The student news site of Minooka Community High School in Minooka, Illinois

R.I.P. Vine: Why Vine died

Danyelle Myers, Editor-In-Chief

Hang on for a minute...we're trying to find some more stories you might like.

Email This Story

Since 2013, millions of people have downloaded the popular app Vine to laugh at loops and creative videos.

These 6-second clips were used as a way to help people capture casual moments in their lives and share them with friends or even family members. It was also a way for them to become a part of Twitter, which bought them out for $30 million in October 2012 before the app launched in January 2013.

Now, ironically, four years later, Twitter has moved from text and images to videos around the same time they decide to delete Vine.

“I wasn’t really shocked when I realized that you could start sharing your Vines on Twitter and then all of a sudden Twitter started allowing you to make short videos out of the blue,” Mya Elbrink, senior, said.

Instagram and Twitter now dominate the short, viral video scene, but for awhile it felt like there was no better place to be funny on the internet than in these compact videos. The videos were short enough so that you never got tired of them, and their partnership with Twitter made them a useful alternative to reaction gifs.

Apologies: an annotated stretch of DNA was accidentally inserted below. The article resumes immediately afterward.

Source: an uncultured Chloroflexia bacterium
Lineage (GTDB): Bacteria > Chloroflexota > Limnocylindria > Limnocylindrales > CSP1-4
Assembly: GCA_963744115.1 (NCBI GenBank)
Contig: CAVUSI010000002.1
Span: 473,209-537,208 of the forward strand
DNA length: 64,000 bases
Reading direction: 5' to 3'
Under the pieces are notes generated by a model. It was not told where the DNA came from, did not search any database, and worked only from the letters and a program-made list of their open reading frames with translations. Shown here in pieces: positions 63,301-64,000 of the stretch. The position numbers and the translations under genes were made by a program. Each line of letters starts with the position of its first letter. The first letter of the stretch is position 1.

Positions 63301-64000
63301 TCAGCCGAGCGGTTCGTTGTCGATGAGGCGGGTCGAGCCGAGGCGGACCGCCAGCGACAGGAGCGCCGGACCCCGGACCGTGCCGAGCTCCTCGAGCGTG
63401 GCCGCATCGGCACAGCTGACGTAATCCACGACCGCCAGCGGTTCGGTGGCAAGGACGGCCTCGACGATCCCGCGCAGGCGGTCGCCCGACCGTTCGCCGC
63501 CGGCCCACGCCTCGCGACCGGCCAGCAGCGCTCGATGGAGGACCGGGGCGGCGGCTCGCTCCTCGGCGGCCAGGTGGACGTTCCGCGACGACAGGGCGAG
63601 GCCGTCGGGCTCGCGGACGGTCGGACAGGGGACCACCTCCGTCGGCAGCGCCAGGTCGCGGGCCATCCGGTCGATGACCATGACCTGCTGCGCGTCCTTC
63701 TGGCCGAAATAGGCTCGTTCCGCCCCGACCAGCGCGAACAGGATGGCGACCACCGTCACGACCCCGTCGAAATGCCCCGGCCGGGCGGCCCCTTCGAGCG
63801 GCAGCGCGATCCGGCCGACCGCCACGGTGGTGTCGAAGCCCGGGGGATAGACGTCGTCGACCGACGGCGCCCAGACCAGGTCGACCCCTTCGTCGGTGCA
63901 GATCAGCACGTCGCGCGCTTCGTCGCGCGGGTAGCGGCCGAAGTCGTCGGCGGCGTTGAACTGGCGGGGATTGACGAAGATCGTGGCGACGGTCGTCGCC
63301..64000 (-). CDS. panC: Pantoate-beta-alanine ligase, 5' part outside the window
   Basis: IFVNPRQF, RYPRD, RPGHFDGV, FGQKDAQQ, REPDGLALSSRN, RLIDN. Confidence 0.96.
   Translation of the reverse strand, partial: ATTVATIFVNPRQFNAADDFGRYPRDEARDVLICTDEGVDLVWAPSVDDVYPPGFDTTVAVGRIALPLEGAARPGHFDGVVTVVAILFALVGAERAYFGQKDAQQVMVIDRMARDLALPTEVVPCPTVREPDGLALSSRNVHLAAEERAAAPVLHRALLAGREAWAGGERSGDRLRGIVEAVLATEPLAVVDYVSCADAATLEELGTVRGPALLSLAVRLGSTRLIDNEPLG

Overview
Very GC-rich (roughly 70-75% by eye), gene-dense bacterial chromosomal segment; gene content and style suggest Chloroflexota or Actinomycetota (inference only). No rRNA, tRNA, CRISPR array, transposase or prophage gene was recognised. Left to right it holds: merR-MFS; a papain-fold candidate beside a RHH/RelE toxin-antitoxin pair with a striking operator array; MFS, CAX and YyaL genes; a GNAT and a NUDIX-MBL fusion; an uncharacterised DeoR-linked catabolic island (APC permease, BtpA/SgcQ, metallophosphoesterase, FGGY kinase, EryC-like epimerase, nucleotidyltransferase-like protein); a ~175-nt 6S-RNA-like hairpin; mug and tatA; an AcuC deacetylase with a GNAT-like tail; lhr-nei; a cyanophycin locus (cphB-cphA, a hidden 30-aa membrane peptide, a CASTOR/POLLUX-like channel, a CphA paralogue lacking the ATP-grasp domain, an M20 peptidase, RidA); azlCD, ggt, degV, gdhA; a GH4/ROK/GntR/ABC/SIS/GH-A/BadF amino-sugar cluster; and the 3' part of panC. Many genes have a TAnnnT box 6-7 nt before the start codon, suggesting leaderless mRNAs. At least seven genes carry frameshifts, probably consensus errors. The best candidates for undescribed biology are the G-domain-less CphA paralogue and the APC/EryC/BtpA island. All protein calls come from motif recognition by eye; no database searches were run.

After four years of pure success, all good things have to come to an end eventually. On October 27, hours after Twitter announced a 9 percent staff cut, they also announced cutting the Vine app because it has struggled to match that growth from 2013 in the past year.

“I actually really enjoyed Vine because it was amazing to see how funny people could be in only a short 6-second clip, so I might actually miss it,” Arianna Lynch, junior, said.

On the bright side, Twitter did guarantee that it will keep the Vine website online for as long as possible and they won’t touch the Vines that have already been created. They promised that users will still be able to access and download their six-second videos. The few Vine staff members that are still left are working with makers to figure out the best plan of action regarding the app.

“Considering Vine kind of died out after our freshmen year, I don’t think it will really be missed. Nobody even made new Vines anymore everybody just reposted the old funny ones. It was already kind of dead before it even died,” Fredy Alanis, senior, said.

Print Friendly

Leave a Comment

If you want a picture to show with your comment, go get a gravatar.

The student news site of Minooka Community High School in Minooka, Illinois
R.I.P. Vine: Why Vine died